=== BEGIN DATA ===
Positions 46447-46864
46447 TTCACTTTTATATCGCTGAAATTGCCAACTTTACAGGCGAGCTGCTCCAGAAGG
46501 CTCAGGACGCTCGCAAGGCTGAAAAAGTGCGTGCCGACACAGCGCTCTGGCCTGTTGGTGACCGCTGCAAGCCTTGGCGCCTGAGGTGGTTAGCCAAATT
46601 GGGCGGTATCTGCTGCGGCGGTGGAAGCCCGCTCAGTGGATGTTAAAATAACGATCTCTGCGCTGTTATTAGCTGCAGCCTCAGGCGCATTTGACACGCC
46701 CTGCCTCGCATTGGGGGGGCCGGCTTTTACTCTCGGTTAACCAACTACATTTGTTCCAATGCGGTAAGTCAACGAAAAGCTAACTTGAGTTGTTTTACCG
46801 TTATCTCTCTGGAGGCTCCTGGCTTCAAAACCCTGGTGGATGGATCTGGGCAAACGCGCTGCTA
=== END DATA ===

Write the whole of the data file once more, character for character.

Positions 46447-46864
46447 TTCACTTTTATATCGCTGAAATTGCCAACTTTACAGGCGAGCTGCTCCAGAAGG
46501 CTCAGGACGCTCGCAAGGCTGAAAAAGTGCGTGCCGACACAGCGCTCTGGCCTGTTGGTGACCGCTGCAAGCCTTGGCGCCTGAGGTGGTTAGCCAAATT
46601 GGGCGGTATCTGCTGCGGCGGTGGAAGCCCGCTCAGTGGATGTTAAAATAACGATCTCTGCGCTGTTATTAGCTGCAGCCTCAGGCGCATTTGACACGCC
46701 CTGCCTCGCATTGGGGGGGCCGGCTTTTACTCTCGGTTAACCAACTACATTTGTTCCAATGCGGTAAGTCAACGAAAAGCTAACTTGAGTTGTTTTACCG
46801 TTATCTCTCTGGAGGCTCCTGGCTTCAAAACCCTGGTGGATGGATCTGGGCAAACGCGCTGCTA